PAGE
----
5. Understand the competition. It is also important to consider the type of industry you are in. Know your competitors as well as their brands. Do not attempt to be a copycat or a shadow of a big brand. You have to make sure you understand the game you got yourself into and improve on it, not duplicate. The more you try to become a copy of others, the less value you will have with people. You cannot win the competition of you are trying to be another when you are not. Be a leader, not a follower.
6. Do a little research. It pays to know first what are your strengths and weaknesses while looking at it from within (you can accomplish this through a SWOT analysis). Assemble a small team of intellectuals from your organization who can contribute healthy ideas for your branding. Talk about the things that you are good at as well as what you want to give back to the consumers. Consider all the important factors. Start from your products, then the market as a whole, and lastly your consumers. You need to take all these into consideration—especially your customers, since they will be the lifeblood of your business.
7. Keep it simple. Your brand doesn’t need to be complicated. Your purpose is not to impress everyone with how sophisticated you are with your difficult and intriguing branding. Keep it as simple as possible. Something that everyone, even the not-so-learned, can understand. Even with the business logos, you need to keep it as neat as possible. More importantly, if you are planning to use a tagline for your branding, make the message short, yet something everyone can comprehend.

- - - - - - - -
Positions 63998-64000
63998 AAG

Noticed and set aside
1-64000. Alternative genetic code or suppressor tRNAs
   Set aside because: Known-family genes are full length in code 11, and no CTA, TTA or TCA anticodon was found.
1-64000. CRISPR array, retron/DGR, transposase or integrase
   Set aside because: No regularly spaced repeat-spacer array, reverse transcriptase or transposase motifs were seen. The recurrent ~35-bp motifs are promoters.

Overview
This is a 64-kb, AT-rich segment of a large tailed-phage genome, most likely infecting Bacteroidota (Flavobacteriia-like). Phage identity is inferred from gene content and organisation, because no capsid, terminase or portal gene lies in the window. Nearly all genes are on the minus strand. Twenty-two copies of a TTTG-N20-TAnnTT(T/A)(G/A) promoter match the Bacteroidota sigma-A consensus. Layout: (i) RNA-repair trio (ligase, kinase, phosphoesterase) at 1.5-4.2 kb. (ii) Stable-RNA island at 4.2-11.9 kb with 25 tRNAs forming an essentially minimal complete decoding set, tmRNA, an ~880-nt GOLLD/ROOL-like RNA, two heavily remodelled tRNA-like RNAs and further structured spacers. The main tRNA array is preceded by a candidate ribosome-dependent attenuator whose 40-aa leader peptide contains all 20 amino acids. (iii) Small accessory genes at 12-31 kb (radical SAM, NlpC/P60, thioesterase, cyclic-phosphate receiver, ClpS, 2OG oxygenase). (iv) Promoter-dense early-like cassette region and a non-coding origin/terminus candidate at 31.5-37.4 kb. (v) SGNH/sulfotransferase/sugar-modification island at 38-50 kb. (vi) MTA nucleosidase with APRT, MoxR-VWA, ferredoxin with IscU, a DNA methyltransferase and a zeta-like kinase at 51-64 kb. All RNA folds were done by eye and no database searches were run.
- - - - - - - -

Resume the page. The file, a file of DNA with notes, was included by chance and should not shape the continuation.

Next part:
8. Think from the consumer’s perspective. You have to put yourself in your customer’s shoes, not to gain distance but perspective. What holds companies back from understanding what their consumers want is looking at things from a mountaintop. They treat their consumers as secondary and so they end up in a limbo of uncertainty. They become unappreciative of what their consumers provide to the business, thus becoming less attractive to the public. When you want to establish a good brand, you need to think like a regular consumer for you to know what is it that they really want. And once you have accomplished that, you can relate the message to the brand, and that becomes your game changer.
9. Bridge the gap. Now that you have established the different points you have to consider, the next challenge is how to reconcile each one of them. You need to bridge the gap between the mission of your business, your goals, your products, and, most of all, your consumers.